brandon_scott (brandon_scott) wrote,
brandon_scott
brandon_scott

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Obama's BlackBerry Not Secure Enough

President Barack Obama may be getting a souped-up, super secure version of the BlackBerry called the Sectera Edge, recent speculation suggests. The NSA-certified device could allow Obama to fulfill his wish of staying connected, some suspect, while also addressing the numerous security concerns that come with the territory.</p>

The Sectera Edge is a smartphone made by a defense contractor called General Dynamics. The device, according to General Dynamics, was actually developed for the National Security Agency (NSA) and is considered a "secure mobile environment portable electronic device."

So what's all that mean? Basically, the thing uses an alphabet soup of secure protocols to make sure all communications are encrypted and safe from would-be spies. The Sectera Edge uses SCIP, or Secure Communications Interoperability Protocol, along with HAIPE IS -- High Assurance Internet Protocol Encryptor Interoperability Specification (try saying that three times fast) -- to create connections with classified government networks. Its feature list even includes the specific option to "exchange secure e-mail with government personnel."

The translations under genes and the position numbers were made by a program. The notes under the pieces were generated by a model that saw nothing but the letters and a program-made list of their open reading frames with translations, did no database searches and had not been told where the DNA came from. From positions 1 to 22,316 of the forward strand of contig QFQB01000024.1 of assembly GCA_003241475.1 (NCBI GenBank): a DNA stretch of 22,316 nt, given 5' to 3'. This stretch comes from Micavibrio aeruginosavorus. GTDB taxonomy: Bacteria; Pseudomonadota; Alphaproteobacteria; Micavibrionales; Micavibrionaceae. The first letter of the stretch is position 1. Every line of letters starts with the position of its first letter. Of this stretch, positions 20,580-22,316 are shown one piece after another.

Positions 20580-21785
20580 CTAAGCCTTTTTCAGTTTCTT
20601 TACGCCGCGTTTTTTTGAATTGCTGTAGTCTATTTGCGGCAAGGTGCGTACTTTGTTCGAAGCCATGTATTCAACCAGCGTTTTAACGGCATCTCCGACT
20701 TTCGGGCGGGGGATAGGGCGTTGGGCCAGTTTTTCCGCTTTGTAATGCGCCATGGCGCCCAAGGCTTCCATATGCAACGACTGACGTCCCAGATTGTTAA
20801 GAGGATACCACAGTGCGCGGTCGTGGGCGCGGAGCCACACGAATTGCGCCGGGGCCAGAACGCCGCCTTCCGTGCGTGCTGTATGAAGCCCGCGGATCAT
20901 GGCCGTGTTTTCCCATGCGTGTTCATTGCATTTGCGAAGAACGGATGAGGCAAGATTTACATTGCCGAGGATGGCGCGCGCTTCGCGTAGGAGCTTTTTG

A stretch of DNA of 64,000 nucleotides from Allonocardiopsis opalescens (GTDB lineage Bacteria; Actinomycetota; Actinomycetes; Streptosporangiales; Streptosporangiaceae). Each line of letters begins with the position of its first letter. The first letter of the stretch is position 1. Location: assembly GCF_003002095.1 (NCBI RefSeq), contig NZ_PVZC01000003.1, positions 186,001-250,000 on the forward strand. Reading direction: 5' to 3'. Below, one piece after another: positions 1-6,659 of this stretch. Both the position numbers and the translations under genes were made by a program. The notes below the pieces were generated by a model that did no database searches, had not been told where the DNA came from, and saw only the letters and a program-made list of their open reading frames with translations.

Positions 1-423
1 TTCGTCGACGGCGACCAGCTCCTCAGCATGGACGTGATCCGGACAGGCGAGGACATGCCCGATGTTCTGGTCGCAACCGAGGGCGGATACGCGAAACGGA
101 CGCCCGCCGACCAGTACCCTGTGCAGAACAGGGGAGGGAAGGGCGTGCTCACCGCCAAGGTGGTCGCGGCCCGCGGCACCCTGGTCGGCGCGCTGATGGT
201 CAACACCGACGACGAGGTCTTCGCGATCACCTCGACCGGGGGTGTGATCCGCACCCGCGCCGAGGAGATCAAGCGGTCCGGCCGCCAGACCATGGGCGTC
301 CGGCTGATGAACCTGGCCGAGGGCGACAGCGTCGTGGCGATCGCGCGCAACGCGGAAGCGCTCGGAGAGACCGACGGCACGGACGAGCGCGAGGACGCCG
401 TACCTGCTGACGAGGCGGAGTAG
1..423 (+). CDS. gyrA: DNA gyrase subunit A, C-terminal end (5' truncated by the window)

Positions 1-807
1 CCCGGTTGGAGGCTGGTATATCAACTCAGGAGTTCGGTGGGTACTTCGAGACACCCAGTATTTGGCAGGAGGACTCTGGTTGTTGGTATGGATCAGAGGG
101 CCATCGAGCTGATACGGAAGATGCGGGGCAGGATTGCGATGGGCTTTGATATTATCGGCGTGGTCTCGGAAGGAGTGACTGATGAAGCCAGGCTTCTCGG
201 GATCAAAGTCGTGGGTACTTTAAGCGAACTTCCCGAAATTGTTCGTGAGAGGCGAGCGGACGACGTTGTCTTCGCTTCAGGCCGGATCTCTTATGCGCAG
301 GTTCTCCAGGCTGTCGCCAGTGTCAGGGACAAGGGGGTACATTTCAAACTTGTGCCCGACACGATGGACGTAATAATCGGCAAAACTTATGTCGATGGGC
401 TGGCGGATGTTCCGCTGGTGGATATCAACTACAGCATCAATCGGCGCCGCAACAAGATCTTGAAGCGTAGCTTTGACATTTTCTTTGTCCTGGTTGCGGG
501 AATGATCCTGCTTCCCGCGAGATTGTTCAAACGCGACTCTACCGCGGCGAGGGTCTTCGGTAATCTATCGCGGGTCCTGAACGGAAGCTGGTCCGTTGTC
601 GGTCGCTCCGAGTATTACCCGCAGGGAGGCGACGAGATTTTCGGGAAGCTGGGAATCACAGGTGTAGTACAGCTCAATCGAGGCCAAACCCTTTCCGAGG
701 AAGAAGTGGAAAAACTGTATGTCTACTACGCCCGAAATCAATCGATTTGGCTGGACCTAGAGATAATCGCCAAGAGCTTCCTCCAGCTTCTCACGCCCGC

The Sectera Edge offers one-touch switching between classified and regular "Joe Dialtone" mode, too -- so if you ever feel like slumming it with the unsecured masses, you're just one click away.

So, given all of that, could the Sectera Edge be secure enough for a U.S. president? It's hard to say. One issue raised by Matt Hamblen at Computerworld is how the encryption would affect messages sent to non-government employees. (They would have to be given appropriate decryption technology to be able to read them.) A security expert also questions whether enemies could use the device to ascertain the president's location, or even tap into his phone's microphone and transmit his conversations.

The government, not surprisingly, is staying mum on the matter thus far -- and one might imagine it will continue to do so.

Whether or not it ends up being presidential, maybe an NSA-certified smartphone could be the secret to one-upping your iPhone-toting friends. The Sectera Edge does offer all the standard stuff -- calendar, tasks, desktop synchronization. Oh, and it even meets military standards for drop and shock protection. That could come in handy.

The Sectera operates on a Microsoft Windows platform, if you're cool with that sort of thing. And both AT&T and T-Mobile offer secure voice and data service for the device.

One little problem, though: The Sectera Edge is just a teensy bit more expensive than our old iFriend. Its pricetag? $3,350.

Here's hoping for a Wal-Mart distribution deal sometime soon.

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